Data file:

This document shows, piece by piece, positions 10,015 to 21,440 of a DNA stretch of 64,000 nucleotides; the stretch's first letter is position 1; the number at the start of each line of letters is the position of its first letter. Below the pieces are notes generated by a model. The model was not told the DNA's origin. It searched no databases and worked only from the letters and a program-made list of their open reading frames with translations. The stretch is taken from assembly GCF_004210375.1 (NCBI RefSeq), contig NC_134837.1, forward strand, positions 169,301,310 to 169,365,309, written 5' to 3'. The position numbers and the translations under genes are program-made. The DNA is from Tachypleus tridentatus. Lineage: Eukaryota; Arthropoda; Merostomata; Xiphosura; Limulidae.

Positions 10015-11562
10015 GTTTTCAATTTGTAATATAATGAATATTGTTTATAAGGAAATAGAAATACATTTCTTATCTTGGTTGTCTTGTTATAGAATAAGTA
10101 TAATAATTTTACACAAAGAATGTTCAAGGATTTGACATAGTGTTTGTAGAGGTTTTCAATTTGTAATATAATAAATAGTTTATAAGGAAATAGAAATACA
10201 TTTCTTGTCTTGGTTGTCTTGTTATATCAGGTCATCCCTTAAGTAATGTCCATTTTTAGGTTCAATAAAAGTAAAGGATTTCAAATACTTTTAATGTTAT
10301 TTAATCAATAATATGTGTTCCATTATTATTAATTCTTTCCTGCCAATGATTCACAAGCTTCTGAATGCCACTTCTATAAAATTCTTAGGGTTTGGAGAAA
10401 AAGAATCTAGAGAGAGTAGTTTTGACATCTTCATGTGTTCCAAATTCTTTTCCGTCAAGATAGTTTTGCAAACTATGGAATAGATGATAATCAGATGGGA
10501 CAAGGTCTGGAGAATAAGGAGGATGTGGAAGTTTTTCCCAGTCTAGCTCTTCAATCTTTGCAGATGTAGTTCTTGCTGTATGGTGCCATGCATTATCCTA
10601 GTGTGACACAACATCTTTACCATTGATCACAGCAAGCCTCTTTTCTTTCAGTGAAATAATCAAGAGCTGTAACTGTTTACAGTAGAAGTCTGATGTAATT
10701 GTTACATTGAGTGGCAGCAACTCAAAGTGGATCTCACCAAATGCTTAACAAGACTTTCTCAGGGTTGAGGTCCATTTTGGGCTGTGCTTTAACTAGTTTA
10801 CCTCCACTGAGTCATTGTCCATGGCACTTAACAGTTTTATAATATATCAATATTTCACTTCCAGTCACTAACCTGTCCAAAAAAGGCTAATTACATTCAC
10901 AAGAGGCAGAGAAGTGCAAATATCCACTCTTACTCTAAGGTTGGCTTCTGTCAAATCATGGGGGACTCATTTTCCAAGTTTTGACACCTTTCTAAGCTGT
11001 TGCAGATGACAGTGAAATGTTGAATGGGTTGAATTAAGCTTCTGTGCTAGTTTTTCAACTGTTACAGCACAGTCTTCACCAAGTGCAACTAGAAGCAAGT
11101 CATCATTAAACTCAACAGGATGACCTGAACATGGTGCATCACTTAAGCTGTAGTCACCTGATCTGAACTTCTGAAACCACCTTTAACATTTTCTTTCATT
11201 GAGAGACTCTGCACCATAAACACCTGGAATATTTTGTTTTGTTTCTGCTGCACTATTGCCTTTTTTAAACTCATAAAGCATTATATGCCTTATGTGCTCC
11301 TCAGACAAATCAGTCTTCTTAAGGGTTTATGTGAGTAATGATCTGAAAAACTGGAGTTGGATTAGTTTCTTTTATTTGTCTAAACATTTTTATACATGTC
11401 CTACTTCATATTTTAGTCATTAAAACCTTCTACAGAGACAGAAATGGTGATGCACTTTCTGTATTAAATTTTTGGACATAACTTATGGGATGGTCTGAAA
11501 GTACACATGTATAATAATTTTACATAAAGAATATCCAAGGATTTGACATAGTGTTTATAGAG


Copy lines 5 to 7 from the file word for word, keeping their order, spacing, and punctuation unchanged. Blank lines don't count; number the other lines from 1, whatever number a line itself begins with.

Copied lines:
10201 TTTCTTGTCTTGGTTGTCTTGTTATATCAGGTCATCCCTTAAGTAATGTCCATTTTTAGGTTCAATAAAAGTAAAGGATTTCAAATACTTTTAATGTTAT
10301 TTAATCAATAATATGTGTTCCATTATTATTAATTCTTTCCTGCCAATGATTCACAAGCTTCTGAATGCCACTTCTATAAAATTCTTAGGGTTTGGAGAAA
10401 AAGAATCTAGAGAGAGTAGTTTTGACATCTTCATGTGTTCCAAATTCTTTTCCGTCAAGATAGTTTTGCAAACTATGGAATAGATGATAATCAGATGGGA